Stroll through Repton’s rediscovered paths, with breathtaking views across the valley, glimpses of the waterfall crashing over the rocks below, and even a Dartmoor vantage point or curl up next to a fire with a book, and let us bring you a drink.
Book a three-night stay between Monday 16 January-Thursday 30 March and receive a complimentary three-course dinner on your first night, a 10% discount on the bed and breakfast rate, and a glass of Champagne to greet you upon arrival.
We will be accepting a limited number of bookings of this offer, which is currently available on all room categories. Exclusion dates 6-9 February and 13-18 February.
‘It is during the winter and in the shooting season that a residence at Endsleigh will be the most desirable’
Here at Endsleigh, the first new shoots of the year are already pushing forth: snowdrops, those ever hopeful harbingers of spring are already in flower; hellebores, iris and winter aconite brighten up the freshly mulched borders and the scents of honeysuckle, witch-hazel and mahonia waft through the garden evoking optimism for the year ahead.
Humphry Repton always intended the gardens at Endsleigh to offer interest throughout the year, he states in his Red Book that ‘It is during the winter and in the shooting season that a residence at Endsleigh will be the most desirable’. Whilst Repton’s plans for an extensive winter garden were not implemented, his picturesque valley garden is certainly at its most dramatic at this time of year. Repton offered three tenets for the picturesque in the landscape ‘Steepness of ground – Abrupt Rocks – and Water in rapid motion’. All of these are at their most apparent during the winter months, as the verdancy of summer melts away clarifying the landscape itself. The drama of the rocky crags and seemingly randomly placed boulders (in fact artfully arranged) come to the fore, the precipitous slopes of the valley become more apparent and the water crashes down the valley to the Tamar below, taking full advantage of Repton’s streams, cascades and waterfalls, exaggerating the ever changing soundtrack to the garden that Repton originally envisaged, ‘there be no features in landscapes more interesting than water in rapid motion, and broken into froth and foams’.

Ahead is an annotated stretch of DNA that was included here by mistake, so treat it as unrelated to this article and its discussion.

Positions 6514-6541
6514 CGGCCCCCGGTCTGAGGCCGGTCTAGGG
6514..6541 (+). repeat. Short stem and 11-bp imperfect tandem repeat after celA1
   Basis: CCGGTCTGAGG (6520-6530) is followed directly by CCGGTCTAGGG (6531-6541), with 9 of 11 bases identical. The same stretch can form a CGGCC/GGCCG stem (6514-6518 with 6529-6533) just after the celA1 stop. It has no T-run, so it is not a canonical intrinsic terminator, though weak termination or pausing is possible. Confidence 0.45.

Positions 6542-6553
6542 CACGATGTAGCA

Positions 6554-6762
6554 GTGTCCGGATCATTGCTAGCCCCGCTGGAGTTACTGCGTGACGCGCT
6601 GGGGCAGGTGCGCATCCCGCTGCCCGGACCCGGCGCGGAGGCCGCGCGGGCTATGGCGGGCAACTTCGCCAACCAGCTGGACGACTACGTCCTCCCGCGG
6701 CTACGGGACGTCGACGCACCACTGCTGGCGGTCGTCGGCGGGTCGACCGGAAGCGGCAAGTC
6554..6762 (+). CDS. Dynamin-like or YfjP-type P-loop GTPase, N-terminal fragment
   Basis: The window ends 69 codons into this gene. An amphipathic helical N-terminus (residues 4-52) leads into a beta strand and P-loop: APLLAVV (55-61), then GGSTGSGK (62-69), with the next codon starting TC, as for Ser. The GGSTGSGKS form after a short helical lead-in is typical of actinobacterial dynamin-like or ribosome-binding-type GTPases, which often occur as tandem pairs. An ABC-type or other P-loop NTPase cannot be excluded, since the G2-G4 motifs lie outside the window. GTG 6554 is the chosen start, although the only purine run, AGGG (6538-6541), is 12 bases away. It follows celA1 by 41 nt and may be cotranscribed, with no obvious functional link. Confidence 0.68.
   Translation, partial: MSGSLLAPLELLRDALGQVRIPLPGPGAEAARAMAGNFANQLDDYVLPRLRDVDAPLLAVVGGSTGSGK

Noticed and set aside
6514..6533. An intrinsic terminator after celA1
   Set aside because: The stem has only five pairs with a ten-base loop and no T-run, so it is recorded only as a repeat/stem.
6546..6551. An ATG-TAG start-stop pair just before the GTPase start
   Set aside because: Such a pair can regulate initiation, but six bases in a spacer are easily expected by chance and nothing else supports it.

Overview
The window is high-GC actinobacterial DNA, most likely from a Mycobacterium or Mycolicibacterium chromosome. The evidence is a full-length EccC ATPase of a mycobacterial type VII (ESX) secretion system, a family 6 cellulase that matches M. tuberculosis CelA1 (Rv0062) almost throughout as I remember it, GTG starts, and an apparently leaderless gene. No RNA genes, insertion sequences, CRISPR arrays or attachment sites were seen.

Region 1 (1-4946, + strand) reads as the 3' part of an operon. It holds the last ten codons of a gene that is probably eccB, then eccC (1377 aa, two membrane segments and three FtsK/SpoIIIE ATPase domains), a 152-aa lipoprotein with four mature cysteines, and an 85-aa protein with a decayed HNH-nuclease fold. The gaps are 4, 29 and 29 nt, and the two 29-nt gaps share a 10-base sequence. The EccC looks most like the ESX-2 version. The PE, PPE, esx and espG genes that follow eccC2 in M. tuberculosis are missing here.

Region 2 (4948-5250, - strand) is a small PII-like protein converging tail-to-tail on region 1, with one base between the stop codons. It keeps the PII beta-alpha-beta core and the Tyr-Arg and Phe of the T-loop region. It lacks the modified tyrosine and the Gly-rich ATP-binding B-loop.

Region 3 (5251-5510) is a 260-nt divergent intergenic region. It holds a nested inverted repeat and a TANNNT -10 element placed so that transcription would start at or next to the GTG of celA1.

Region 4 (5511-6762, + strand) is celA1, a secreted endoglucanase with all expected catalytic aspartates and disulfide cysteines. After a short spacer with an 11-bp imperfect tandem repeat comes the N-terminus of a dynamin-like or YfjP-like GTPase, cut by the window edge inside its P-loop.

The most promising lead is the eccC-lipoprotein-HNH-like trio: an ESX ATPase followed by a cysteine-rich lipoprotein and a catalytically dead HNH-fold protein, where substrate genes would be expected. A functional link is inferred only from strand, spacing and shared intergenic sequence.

Repton described Endsleigh as ‘the most picturesque subject on which I have ever been professionally consulted’ and was concerned that he would not be able to do it justice, at this time of year, witnessing the landscape pared down, one can fully appreciate what he achieved and I hope agree that he has indeed done it justice.
The Endsleigh Gardener